So, if she understands the gravity of the legal challenge, what is Notley up to? There are two options.
One, a few industry insiders opined to me privately that the Premier is – how can I put this delicately? – incompetent.
Notley’s deft touch with Trudeau and her ability to secure support for Alberta’s pipeline from other key provinces, such as Ontario, suggests she is certainly not incompetent.
But I have criticized her in the past for tone deaf public comments about her intent to sell the Kinder Morgan pipeline in BC this fall with the “rule of law” argument, which is an industry talking point and the equivalent of waving a red flag in the face of Vancouver and Burnaby.
And, let’s be frank, her two key ministers on the energy file – Marg McCuaig-Boyd in energy and Shannon Phillips in environment and climate change – don’t have industry experience and are perceived by industry as being weak on energy politics.
To compound all that inexperience, Notley’s two key energy advisors are 20-something political hacks who also have no industry experience, according to a knowledgeable source.
It’s easy to see why critics leap to the conclusion that Notley just doesn’t have a good handle on the politics of this file.
The second option is that she knows something we don’t – that Horgan isn’t as keenly opposed to Trans Mountain Expansion as his eco-warrior cabinet ministers.
The NDP haven’t been in power since 2001 and the party has a laundry list of reforms and changes to implement while it has the chance, given that minority governments usually don’t survive a full four or five years.
And he has to worry about lower mainland BC voters, who overwhelmingly voted for his party in the May election and don’t want to be disappointed by waffling on the pipeline issue.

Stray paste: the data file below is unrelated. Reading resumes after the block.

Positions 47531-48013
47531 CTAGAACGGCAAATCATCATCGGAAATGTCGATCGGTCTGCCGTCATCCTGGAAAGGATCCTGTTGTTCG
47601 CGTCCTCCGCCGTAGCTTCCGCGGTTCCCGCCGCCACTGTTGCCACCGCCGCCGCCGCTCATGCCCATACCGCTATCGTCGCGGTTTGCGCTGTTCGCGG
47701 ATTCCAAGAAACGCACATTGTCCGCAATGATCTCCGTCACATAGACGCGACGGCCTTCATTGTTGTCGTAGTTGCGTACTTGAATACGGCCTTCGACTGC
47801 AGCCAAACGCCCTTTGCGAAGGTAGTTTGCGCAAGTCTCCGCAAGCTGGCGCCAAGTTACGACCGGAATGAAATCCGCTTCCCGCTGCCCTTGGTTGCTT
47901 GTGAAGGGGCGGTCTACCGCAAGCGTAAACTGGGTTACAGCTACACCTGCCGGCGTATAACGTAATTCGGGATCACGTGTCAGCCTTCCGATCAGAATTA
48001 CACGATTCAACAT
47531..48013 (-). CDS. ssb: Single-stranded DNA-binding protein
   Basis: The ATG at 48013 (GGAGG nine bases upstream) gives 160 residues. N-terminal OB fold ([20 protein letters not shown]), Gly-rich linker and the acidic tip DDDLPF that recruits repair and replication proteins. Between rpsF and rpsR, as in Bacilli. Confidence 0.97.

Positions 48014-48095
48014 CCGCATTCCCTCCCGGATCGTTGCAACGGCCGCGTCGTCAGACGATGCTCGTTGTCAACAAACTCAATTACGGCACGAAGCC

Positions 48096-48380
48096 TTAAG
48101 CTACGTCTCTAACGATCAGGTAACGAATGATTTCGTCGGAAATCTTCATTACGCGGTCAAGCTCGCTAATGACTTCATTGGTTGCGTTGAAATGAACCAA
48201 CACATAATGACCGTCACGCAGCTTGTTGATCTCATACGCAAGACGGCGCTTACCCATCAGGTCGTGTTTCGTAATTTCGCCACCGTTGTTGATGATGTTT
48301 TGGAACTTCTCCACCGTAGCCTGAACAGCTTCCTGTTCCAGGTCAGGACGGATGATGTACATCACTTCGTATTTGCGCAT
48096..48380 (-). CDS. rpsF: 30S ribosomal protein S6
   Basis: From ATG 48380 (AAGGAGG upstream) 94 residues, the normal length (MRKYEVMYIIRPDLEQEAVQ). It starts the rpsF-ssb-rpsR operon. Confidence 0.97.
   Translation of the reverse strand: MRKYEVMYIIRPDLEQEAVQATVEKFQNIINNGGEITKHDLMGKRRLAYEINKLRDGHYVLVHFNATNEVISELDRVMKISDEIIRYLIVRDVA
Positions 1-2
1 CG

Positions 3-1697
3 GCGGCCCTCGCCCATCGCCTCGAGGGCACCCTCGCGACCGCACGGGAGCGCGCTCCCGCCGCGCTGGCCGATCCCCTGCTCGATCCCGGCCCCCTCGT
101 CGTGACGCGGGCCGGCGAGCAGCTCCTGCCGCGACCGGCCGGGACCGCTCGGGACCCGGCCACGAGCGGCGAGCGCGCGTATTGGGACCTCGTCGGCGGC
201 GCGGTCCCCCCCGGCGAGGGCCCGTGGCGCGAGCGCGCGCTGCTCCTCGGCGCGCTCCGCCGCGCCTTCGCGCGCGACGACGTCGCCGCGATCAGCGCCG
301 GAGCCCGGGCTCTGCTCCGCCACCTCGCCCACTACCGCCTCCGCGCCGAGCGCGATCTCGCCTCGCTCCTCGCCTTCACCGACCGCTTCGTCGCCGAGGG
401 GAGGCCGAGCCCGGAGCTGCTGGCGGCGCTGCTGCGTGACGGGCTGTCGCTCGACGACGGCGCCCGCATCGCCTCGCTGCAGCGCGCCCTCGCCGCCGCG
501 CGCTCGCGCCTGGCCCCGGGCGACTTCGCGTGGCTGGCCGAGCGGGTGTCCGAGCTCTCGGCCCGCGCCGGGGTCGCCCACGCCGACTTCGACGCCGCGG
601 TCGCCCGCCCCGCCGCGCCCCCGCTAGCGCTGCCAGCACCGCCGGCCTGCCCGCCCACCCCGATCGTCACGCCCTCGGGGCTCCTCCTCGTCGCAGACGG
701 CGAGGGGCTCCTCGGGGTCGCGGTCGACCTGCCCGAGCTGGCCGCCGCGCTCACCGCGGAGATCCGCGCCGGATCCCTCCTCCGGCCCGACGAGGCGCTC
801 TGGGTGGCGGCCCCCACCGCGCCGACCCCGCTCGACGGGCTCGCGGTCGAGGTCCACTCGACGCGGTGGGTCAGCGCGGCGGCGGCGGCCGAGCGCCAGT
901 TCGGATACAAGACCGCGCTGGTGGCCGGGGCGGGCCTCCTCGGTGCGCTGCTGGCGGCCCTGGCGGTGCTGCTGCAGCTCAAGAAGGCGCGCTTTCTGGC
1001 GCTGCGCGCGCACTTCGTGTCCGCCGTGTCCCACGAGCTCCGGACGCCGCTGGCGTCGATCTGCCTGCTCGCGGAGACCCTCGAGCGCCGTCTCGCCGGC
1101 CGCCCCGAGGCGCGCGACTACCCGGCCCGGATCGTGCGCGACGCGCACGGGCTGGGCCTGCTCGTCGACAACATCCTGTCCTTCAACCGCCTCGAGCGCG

Horgan also has to worry about the man propping up his government, Green Party leader Andrew Weaver, a climate scientist by profession and a vocal opponent of Kinder Morgan.
But Calgary political scientist Keith Brownsey thinks that Weaver has higher political priorities than pipelines.
“At the top of the list for the Greens are items such as campaign finance reform, proportional representation – half a dozen other issues like this that do not affect necessarily the oil and gas sector,” he said in an earlier interview.
“But the Trans Mountain pipeline would likely be eighth or ninth on Weaver’s top 10 list of policy priorities.”
If all of that is true, then allowing Eby and Heyman to take a run at the Canadian government and Kinder Morgan is good politics for the NDP base, but if the legal challenges are unsuccessful – the most likely outcome – then Horgan suffers no or minimal political blow back from disappointed Vancouver eco-activists, who are promising “20 Standing Rocks” if the Texas-based pipeline giant fires up the bulldozers next month.
And if that supposition is true, why would Notley want to drag Horgan kicking and screaming into a public battle between the provinces? Especially since this is primarily an issue of federal jurisdiction.
Let Eby and Heyman lead the charge. They can also wear the defeat if the constitutional gambit fails. But forcing Horgan to intervene at this early stage is probably not in Alberta’s best interests.
To sum up, Notley either knows exactly what she’s doing or doesn’t have a clue. Alberta better hope it’s the former.